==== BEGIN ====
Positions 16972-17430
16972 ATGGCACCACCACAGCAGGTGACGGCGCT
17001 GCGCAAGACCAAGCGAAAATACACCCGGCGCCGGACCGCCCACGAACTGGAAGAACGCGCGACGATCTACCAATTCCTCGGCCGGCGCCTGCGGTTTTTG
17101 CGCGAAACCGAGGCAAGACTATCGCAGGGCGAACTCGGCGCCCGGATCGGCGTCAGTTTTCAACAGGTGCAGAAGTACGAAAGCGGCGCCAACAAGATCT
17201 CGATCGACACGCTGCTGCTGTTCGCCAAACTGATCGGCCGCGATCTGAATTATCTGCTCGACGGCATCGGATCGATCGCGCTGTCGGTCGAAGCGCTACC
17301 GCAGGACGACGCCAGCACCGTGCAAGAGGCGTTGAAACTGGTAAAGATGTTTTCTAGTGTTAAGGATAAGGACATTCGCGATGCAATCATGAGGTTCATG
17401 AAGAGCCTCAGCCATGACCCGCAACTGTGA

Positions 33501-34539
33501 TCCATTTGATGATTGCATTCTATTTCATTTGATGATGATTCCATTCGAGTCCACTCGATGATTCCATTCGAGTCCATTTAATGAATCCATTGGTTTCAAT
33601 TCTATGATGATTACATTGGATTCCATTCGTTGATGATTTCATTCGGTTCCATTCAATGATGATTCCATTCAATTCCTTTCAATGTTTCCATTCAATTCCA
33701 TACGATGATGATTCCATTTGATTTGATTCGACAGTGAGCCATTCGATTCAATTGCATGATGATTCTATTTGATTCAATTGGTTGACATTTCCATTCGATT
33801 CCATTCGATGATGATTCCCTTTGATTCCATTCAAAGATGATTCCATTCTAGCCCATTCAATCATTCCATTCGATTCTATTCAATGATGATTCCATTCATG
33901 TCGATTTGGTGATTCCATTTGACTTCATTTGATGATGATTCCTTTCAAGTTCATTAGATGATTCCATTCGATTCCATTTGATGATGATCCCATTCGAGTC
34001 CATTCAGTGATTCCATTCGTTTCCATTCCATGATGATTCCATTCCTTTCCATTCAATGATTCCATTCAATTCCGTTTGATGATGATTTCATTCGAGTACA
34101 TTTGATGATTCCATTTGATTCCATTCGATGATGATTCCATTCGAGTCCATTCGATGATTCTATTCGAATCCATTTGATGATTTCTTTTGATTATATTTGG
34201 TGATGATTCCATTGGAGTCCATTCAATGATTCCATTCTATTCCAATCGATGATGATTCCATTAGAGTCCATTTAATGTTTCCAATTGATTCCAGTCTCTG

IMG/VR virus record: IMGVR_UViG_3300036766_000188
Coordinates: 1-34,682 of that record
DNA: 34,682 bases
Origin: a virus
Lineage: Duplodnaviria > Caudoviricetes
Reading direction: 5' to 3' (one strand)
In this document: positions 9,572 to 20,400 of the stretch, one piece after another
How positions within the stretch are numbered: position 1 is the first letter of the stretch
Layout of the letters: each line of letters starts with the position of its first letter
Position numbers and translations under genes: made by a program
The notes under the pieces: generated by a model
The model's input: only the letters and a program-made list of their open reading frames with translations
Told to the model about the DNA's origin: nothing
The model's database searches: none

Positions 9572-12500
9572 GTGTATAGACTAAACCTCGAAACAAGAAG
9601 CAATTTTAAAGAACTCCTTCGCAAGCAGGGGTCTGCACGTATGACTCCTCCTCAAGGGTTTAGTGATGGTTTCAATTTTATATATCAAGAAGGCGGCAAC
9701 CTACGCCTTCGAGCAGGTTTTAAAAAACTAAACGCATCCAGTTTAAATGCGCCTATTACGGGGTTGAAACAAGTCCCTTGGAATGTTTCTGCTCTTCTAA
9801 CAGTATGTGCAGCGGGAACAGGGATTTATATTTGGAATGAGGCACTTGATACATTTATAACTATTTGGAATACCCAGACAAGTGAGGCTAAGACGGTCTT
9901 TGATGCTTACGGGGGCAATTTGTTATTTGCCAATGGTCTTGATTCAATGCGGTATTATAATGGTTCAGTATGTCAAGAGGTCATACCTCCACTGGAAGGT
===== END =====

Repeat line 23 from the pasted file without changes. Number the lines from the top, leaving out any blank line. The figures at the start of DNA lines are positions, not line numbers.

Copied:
In this document: positions 9,572 to 20,400 of the stretch, one piece after another